Posted on March 5, 2018 By
In December 1776 eighteenth century philosopher and author, Thomas Paine wrote, “These are the times that try men’s souls … ” from the 1st volume begins, The American Crisis. Paine would go on to write a collection of pamphlets during the American Revolutionary War. Common Sense probably being his most famous Paine, like many other politicians and scholars, knew the colonists weren’t going to support the war without proper reason to do so. The purpose of the pamphlets was to stir and inspire the colonists. And, written in a language the common person could understand.
Fast forward to February 2018, Paine’s words have come and gone in my mind and come again and gone, more than a few times – the day of the Parkland Florida school shooting, subsequent days after as more personal stories were shared and most recently – when my daughter Sarah called to tell me about her day. Her middle school went to code yellow (bomb threat) that morning. She told me of the emotional conversations she had with her colleagues, parents and mostly with her 6th grade students during the day. I listened … she talked. At the end she said, “I don’t know Mom, why we all can’t be better? We need to be better.” It is a good question. Why, can’t we be better?
Later that night, I sent her this message – “Courage doesn’t always roar. Sometimes courage is the little voice at the end of the day that says I’ll try again tomorrow.”* – I hope you will try again tomorrow. And, I will too. Love ya, Mom.
I am no Thomas Paine. I’d love to hear what you are telling your children to stir and inspire them in these times.
Until next time take good care and be safe out there.
*from author and artist Mary Anne Radmacher
Posted on February 14, 2018 By
When we arrived, I found three familiar bent heads focused on the remaining pieces spread around the not-yet-finished jigsaw puzzle on the coffee table. In time, those pieces evolved into a whimsical cat picture, the process of which absorbed a variety of extended family members, from 8 to mid 70s, over a snowy holiday weekend. Various family came to linger in the living room, trying their hand at puzzle creation; searching for a likely piece, placing it in their imagined spot, and then returning it to the table once their attempt failed.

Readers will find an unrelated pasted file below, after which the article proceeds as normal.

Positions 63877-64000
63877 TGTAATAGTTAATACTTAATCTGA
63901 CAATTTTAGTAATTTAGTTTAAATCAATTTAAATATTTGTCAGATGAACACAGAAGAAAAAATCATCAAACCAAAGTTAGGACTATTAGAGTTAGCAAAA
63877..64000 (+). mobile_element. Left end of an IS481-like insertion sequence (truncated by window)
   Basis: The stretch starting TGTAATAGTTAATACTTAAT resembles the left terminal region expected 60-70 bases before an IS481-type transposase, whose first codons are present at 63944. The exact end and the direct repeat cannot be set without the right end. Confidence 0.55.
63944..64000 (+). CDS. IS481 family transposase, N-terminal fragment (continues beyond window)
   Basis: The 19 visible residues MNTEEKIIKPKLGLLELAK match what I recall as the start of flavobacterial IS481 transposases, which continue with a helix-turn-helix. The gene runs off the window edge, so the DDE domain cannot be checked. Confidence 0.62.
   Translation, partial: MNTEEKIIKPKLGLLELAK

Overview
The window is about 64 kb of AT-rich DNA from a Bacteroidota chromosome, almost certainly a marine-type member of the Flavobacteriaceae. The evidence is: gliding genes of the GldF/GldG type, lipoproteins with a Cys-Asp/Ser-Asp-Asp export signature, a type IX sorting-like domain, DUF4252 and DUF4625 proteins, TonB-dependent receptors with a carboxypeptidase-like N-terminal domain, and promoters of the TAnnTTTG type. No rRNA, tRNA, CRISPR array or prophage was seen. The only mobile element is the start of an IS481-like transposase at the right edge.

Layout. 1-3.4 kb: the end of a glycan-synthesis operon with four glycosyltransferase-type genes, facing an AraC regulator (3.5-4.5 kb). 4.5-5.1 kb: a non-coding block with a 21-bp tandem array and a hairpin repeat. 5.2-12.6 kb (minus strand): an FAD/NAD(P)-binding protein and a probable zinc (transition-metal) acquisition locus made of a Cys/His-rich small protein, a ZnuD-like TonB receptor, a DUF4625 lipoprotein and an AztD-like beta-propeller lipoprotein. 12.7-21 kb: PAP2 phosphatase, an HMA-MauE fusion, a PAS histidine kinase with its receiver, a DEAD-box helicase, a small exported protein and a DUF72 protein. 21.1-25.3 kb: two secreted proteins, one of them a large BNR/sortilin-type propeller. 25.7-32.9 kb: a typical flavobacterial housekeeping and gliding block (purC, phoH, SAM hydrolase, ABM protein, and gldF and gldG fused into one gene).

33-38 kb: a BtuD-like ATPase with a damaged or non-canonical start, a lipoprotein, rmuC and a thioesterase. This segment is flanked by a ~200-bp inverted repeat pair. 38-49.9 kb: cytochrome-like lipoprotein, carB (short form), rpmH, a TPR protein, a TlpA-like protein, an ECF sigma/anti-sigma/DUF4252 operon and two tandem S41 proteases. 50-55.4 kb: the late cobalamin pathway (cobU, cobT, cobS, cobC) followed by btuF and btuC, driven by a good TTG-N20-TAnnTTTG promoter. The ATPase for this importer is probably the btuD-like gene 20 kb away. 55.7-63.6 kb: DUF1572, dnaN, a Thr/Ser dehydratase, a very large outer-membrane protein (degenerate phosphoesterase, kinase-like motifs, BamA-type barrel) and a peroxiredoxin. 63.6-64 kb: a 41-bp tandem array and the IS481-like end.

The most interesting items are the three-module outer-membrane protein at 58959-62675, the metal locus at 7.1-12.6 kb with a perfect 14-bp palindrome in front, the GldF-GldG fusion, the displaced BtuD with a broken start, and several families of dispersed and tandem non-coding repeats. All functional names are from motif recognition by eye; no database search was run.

We’ve all seen or been engrossed by such endeavors. But this one caught my attention. It hindered a quick finish with its limited color differentiations, causing drop outs unwilling to invest more time without clear progress. After all, there were other family engagement options during our days together, from “Just Dance” video game challenges to pie making.
By our second day, two puzzle-players remained. Determined to finish, they rarely moved from their homesteaded-spots on the couch and adjacent chair. By evening, the puzzle was as done as it would ever be — complete but not completed. With one piece missing, technically, the picture would never be “finished.”
I’ve thought about that weekend several times since, with its intensity of effort, missing piece frustration, and then acceptance of the puzzle’s imperfection. Lost. Missing. Never received? Who knows why the piece wasn’t there. It didn’t matter; it was still fun.
But the experience got me thinking. We all have a missing piece or two at times in ourselves or in our lives; pieces like (continue reading →)
Posted on February 5, 2018 By
Martin Luther King, JR said – “Our lives begin to end the day we become silent about things that matter.”
I stumbled upon this quote today and wanted to share it with you. Do you regularly make time for things that matter? Do you talk about those things with family and friends? Do you speak about them at work? If not, today is a perfect time to start!
Note: It often takes courage to speak-up about things that matter. You can discover insights and how-to’s about courage in Nan’s book, Hitting Your Stride – Your Work, Your Way. Check it out here.
Posted on January 5, 2018 By
New Year new you articles, ads, and promotions are ubiquitous, pushing everything from gym memberships and healthy meal-kit delivery, to accountability coaches and meditation apps. They attempt to nudge us to climb aboard the reset, start new, or try-again bandwagons. There’s money to make when 92-percent of us don’t achieve our resolutions each year.
But, this time I’m not climbing aboard. I’m not interested in short bursts that fade, only to be resurrected again next year from guilt, despair, or should-dos, rather than genuine self-awareness and conscious choice.
Granted, I’m not a big fan of New Year’s resolutions anyway. I believe incremental progress over time is a better approach to sustainable results. Even so, I’ve made dozens of resolutions through the years, sprinkled with good intentions and magical thinking, hoping this time it’ll be different — that I’ll lose the weight, conquer bad habits, or achieve that dreamed about goal. Some years I’ve made it into the 8-percent who achieved their resolutions group, but most years I haven’t.
I don’t want a mulligan on last year’s missed accomplishments, a do-over to try to hit missed goals, or a renewed desire to cross something of a life-to-do-list. After all, doing the same thing yields, more likely than not, the same results. I want (continue reading →)